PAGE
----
What’s the best type of lighting for an island?

Most people like some type of decorative lighting over an island. But be careful: if you have an amazing custom wood hood with an antique wood beam mantle that is the centerpiece of the kitchen, you might not want the view of that hood obstructed by a hanging light fixture. (sneak peek coming soon!) Whatever your ceiling configuration, I generally specify a combination of recessed lights with a decorative light fixture. Here we used a clear shaded light fixture over the island so it did not compete with the table light or the hood.

One color or two.

Kitchen island with microwave drawer. Thyme & Place Design, Sharon L Sherman

Microwave drawer built into the island

Color schemes and material selection represent a terrific opportunity to put a little “wow” in your kitchen design that reflects your taste and style. Many homeowners fall into the over matching trap, missing the chance to create a distinctive look for their island. Using contrasting colors for the island is an extremely popular option right now.  Blues and greys are still big in the kitchen world. In addition, more natural wood finishes are finding their way into the color palette.

The stool rule.

I use the 24” per seat rule (that’s the length of counter space required for each stool). If you have large stools, then you need more space. Swivel stools also need a bit more space for your knees to pass the next stool. Once again, measuring, planning and mapping out your preferences helps avoid pitfalls here. It’s worth noting that counter stools are for kitchen counter height and bar stools for bar height. More than once I’ve run into clients who purchase stools which are too high for the counter and ultimately uncomfortable to sit in.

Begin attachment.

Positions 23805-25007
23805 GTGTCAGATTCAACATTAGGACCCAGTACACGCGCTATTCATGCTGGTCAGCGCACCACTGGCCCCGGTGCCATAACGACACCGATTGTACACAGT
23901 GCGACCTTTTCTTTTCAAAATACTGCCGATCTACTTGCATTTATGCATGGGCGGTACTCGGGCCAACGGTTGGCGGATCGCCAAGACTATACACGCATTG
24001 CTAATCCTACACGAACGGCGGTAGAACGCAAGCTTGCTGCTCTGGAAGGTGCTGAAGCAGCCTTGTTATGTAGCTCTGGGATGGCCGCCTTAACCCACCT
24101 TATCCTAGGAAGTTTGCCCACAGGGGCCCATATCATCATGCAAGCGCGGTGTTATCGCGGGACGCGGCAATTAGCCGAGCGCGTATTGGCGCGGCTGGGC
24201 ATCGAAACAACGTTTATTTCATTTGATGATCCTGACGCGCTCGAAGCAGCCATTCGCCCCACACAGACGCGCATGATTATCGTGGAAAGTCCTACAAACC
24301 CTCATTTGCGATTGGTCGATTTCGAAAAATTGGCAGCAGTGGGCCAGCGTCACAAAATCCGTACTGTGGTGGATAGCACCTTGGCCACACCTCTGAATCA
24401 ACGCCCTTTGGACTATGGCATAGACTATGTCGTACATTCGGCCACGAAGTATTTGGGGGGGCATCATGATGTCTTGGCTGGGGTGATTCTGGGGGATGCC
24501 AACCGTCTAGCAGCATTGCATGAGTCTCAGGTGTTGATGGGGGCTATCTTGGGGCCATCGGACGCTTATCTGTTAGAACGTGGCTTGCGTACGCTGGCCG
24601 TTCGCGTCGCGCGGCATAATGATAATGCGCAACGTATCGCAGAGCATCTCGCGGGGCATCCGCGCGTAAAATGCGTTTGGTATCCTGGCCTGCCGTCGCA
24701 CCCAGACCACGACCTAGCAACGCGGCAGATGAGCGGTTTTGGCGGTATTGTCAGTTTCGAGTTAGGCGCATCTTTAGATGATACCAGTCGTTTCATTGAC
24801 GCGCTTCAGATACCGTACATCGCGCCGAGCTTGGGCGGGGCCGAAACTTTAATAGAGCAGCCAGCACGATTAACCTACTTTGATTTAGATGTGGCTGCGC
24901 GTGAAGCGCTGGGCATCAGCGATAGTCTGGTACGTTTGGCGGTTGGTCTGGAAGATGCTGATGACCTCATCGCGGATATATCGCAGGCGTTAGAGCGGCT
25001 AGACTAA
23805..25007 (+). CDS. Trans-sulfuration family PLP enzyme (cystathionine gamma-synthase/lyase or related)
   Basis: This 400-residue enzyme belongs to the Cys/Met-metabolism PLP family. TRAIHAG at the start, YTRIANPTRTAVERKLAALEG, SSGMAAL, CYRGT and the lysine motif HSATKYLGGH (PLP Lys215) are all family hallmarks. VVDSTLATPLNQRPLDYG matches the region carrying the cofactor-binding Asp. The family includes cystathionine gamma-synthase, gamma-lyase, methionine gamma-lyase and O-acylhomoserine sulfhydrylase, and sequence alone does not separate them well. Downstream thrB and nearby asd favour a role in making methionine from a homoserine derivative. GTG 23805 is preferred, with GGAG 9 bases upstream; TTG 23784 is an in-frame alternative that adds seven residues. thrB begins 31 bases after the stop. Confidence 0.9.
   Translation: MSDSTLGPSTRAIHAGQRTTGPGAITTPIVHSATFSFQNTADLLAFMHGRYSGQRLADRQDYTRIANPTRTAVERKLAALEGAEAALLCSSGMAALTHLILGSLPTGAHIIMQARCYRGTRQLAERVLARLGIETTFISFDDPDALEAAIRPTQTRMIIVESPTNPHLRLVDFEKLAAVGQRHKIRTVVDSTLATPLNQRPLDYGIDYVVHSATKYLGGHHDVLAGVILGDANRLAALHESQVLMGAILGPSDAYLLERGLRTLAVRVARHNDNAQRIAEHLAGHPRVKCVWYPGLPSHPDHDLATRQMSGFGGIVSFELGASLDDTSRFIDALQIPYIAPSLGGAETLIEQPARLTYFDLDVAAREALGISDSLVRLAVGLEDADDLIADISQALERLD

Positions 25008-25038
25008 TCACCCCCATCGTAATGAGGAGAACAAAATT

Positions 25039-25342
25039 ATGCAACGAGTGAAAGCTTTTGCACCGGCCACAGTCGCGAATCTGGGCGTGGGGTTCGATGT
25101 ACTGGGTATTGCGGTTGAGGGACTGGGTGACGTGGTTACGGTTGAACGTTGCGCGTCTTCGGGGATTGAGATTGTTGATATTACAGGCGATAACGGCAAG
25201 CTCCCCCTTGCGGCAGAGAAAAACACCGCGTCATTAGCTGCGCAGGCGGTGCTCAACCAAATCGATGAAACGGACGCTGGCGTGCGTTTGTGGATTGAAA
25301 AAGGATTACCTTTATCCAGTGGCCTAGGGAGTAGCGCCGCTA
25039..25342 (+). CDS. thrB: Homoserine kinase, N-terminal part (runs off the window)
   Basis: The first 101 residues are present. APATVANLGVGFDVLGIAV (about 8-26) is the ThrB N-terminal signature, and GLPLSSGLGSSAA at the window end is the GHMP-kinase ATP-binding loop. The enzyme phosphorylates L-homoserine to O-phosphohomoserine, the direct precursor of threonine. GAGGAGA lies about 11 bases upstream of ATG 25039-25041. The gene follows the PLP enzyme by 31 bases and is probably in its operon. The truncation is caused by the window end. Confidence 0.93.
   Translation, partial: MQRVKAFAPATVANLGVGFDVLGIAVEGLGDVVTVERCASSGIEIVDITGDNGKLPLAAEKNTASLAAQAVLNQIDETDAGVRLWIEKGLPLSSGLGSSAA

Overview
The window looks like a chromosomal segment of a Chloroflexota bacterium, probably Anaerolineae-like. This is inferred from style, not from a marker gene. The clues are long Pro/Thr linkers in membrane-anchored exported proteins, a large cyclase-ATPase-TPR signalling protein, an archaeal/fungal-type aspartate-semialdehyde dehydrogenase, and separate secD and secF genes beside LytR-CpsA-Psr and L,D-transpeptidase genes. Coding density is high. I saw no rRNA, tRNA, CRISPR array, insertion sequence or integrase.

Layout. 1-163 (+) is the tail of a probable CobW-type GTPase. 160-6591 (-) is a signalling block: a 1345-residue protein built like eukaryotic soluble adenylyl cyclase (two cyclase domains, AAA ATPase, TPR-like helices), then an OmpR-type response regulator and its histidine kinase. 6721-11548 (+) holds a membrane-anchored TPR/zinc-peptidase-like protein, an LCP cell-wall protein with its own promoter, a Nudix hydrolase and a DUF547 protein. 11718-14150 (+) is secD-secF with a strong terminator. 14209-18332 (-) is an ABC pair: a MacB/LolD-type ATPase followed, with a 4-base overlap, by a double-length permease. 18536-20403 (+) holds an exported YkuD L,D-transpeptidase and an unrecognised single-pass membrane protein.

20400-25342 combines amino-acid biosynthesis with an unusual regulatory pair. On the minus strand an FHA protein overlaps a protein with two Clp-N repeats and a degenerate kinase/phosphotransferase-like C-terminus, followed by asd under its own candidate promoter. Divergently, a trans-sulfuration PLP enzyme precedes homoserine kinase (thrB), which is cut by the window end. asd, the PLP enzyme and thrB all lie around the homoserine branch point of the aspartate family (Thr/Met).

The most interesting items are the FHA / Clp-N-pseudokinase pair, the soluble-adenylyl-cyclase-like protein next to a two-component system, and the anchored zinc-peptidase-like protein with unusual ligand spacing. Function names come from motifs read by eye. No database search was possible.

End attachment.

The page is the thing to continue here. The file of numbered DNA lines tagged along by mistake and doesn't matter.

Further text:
A few favorite countertops.

I have designed beautiful kitchen islands with a variety of surface materials: stone island tops, quartz island tops, wood island tops and more. When considering any material for your island top, you need to understand the practical realities of the material you are selecting, especially the upkeep. There are always tradeoffs to the options you’re considering. For example, there are some types of wood materials that make great counters and some that do not. Bakers will always want a white marble slab somewhere. It’s worth noting that while I like eating on a wood top, I have a limestone top on my island. Lately, quartz is still trending but trends come and go. There is also a resurgence in the use of other organic materials like natural stone and quartzites.

Using a distinctive piece of furniture for an island.

We had a client who had an old desk he wanted to include in the kitchen. The desk was perfect to have as a small centerpiece where he could sit and have a quick bite to eat since there was no table in the kitchen and not enough room for a traditional island. In general, I would prefer to design cabinetry which replicates the antique piece with the modern conveniences in storage and function and use the real antiques as a furniture statement piece.

As you can see, a kitchen island offers many ways to enhance the look, function, workflow and enjoyment of your kitchen. Explore the options, develop a good game plan and you’ll find your kitchen island is a much loved focal point of your kitchen.


Sharon L Sherman ASID CID CKD is a designer and Reiki Master located in New Jersey. Her award-winning designs and editorial comments have been featured in Woman’s Day, Country Decorating, Design NJ, Family Circle, 201 Magazine, The Best of Bergen, Savvy Living, The Record, The Star Ledger, Bergen Magazine and Aspire as well as several books. Her Blog “Tips for the Trade” has appeared in digital form on She has also appeared on HGTV’s My Big Amazing Renovation and episodes of House Smarts with Lou Manfredini.







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Sharon sherman

My award-winning designs haven been featured in multiple magazines, industry publications and on television. That’s nice affirmation, to be sure.

But perhaps the greatest accolade I’ve received is the repeat engagements with so many clients, project after project, year after year.